A: I think that's a very legitimate complaint because we very often confuse the hell out of the public. I think we do because there's pressure to report on what the journals report and it is the business of medicine to replicate studies. That is the hallmark of good science to replicate studies again and again and again to make sure the results are consistent. What happens is that in us reporting what the journals report, we then mirror that flip-flop in science. There is a very easy way to deal with that. That is for us to use our expertise to say, "this is not definitive, we should not do this story." Instead, what we do is report every story, and then confuse people. We don't know how to sort out certain studies called "Meta Analysis." They look at all the studies that have been done on a give topic and then try and see which of those studies are statistically significant and which of those aren't. That's going to give you a better idea of whether something is good or bad for you rather than if you just look at a handful of people and determine something is bad for you. So by our reporting on every single study, we're making a big mistake. "Meta Analyses" are published in the journals, too. Those are the ones you should pay attention to. I'll give you a clear example of something that came out last week that I didn't report on. There was a story that researchers had identified in rats a nurturing gene. That would have been a terrible study to report on television. Sure, it's very interesting to devote a half page in print to explain how it's relatively easy to manipulate genes in animals, especially in rats, but it would be nearly impossible to tease out a single gene for behavior in humans, since nurturing is (the result of) a complex of biological and psychological factors. You can see if you only had one minute thirty seconds to do that story, and you were only to report the researchers deleted (certain genes in) these mice and these rats and created this aggressive behavior, it sounds very interesting, but you immediately infer then maybe you could do that with people. If you say you can't do it with people, then you have to explain why, but you're out of time. So that's not a good television story to do and I think it would have been irresponsible because it would be so controversial. Not to give it adequate time would be to do a faulty job.
Q: Then is the solution to hire more people with a background like yours?
A: I think definitely more people who are interesting in covering medicine should have a background in medicine, some sort of background. I think it's absolutely critical. At the very least if you don't have a reporter with a medical background you should have a producer with that background. We have arguably one of the toughest jobs. We have to keep track of twelve or thirteen journals, on top of what the FDA has approved, on top of what every medical special interest group in the world is doing and it is absolutely overwhelming. I think people need to be prepared to do that. In the case of the FDA, one day they'll be very cooperative on something they want to push that they've done a good job on, and they'll want to muzzle you the next day on something you've found on your own that they don't want you to cover. You need to know the various agendas at the agencies and you need to make very clear decision on what you select to tell your bosses we don't want to cover. That can only come from someone who has a background in the field.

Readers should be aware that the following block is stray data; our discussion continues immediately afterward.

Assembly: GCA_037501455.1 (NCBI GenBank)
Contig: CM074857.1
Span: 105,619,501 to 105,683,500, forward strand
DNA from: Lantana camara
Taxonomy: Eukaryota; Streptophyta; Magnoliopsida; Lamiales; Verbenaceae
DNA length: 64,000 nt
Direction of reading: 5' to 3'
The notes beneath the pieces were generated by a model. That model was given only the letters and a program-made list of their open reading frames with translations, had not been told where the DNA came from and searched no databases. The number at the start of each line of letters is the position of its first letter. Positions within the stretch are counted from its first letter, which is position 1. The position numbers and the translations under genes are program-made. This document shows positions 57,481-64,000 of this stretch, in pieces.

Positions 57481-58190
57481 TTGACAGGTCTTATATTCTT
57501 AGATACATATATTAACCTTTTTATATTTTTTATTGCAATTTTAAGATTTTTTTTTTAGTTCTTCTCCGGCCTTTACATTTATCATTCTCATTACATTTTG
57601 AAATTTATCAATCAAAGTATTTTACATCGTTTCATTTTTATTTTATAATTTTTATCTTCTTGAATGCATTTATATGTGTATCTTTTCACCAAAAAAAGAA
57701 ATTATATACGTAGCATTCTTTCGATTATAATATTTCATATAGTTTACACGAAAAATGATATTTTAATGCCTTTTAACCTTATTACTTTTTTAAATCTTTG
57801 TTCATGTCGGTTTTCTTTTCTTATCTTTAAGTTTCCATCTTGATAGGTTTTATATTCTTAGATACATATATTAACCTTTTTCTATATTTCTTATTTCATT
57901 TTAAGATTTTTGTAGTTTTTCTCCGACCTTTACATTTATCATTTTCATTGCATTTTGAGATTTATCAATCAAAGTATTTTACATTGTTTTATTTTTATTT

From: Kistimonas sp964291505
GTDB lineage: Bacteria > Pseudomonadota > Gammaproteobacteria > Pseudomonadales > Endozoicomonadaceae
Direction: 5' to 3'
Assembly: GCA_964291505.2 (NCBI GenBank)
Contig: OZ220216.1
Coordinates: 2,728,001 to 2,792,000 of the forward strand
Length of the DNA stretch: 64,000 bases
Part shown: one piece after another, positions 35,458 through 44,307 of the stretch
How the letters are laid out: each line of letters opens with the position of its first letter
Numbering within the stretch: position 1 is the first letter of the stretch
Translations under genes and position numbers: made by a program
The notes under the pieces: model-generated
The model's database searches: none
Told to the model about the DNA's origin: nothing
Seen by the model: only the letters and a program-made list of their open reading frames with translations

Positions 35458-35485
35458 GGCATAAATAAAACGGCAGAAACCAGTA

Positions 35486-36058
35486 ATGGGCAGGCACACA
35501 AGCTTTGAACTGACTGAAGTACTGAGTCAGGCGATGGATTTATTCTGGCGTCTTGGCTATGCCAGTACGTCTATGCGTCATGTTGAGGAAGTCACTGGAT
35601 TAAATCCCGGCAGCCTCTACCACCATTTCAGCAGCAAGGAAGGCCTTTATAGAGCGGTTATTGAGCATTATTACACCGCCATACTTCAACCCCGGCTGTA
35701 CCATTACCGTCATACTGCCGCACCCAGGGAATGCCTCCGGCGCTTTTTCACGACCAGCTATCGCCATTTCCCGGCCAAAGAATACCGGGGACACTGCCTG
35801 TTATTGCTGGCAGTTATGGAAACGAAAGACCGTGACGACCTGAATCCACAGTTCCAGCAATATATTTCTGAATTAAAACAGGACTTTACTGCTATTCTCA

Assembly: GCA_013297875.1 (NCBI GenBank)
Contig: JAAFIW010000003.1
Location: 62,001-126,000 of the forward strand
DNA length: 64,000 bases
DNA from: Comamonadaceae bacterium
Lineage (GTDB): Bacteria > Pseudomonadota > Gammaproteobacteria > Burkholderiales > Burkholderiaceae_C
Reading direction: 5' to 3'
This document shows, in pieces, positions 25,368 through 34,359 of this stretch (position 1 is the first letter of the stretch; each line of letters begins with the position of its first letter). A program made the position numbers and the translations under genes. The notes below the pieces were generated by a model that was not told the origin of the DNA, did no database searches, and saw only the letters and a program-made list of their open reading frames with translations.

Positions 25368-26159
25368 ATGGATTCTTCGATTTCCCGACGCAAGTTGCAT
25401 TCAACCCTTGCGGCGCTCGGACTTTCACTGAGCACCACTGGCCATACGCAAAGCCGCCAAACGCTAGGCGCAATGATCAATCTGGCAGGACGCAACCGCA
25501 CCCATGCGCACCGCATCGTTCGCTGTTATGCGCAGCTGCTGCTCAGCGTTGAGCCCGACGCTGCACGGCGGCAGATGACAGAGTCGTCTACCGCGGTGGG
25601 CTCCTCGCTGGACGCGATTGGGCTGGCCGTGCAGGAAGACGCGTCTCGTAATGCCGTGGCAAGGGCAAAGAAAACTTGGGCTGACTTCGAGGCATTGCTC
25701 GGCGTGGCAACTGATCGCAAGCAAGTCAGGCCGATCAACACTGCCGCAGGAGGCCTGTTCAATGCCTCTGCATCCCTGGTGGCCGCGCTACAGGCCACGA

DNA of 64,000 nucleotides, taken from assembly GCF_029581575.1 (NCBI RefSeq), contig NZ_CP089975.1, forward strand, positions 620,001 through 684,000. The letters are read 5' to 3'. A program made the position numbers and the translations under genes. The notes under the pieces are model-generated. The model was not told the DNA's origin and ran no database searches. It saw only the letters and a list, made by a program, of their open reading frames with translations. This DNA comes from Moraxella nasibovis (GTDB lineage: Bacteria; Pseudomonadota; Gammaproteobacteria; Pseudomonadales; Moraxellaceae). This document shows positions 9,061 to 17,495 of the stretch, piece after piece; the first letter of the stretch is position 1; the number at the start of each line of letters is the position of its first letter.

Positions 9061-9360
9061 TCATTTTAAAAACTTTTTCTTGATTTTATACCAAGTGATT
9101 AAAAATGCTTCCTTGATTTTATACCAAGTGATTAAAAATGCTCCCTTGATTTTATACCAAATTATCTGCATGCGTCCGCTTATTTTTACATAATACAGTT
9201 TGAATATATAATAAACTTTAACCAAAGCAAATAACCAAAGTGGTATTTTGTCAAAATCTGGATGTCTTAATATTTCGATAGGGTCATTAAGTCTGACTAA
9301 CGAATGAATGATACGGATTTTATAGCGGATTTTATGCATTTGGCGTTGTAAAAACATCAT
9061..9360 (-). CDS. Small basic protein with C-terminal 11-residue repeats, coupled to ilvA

Q: What do you think of the Center for Science in the Public Interest?
A: I am very frightened by that group. My tendency is when they do something, to run the other way. Unfortunately, because my colleagues don't run the other way and they tend to cover absolutely everything CSPI does, we then give them more credibility than they deserve. I think they don't always do very careful studies and are very much into hype. A concrete example: One of the last things they did was an analysis of diet groups. In my reporting of that story it emerged that physicians for bariatric medicine were sponsoring part of their press conference. Those are people who are in the business of treating obesity, and they think you should prescribe medicine instead of joining Jenny Craig or the like. I'm not saying you shouldn't be critical of the diet industry, but you have to be careful of not being critical of those who are pushing the CSPI agenda. Those are doctors who want to prescribe medication. Only by having that understanding can you avoid stepping in the land mines.
Editor's Note: While she's navigating the battlefield of medical reporting, at 34, Venegas is also working to avoid some of the common personal pitfalls of ambition in our industry. She says she's met too many network workers, especially women in their late 40s, who regret not making time for children, marriage, or even more of a social life. Venegas says, "Sometimes you have to put your ego on hold if you're going to try and have any kind of real life." The future for Venegas could include coverage of Latin America for the network. The Colombian-born bilingual believes Latin America will become more important and prominent in our news. If that's the case, she'll be ready. Her advice to other producers is to follow their interests and develop as many sub-specialties as possible. That philosophy has served her well so far.
About the author: Dana Rogers is a Dallas native who's worked in Texas and Oklahoma. She's been producing at the Belo station in Tulsa for almost six years.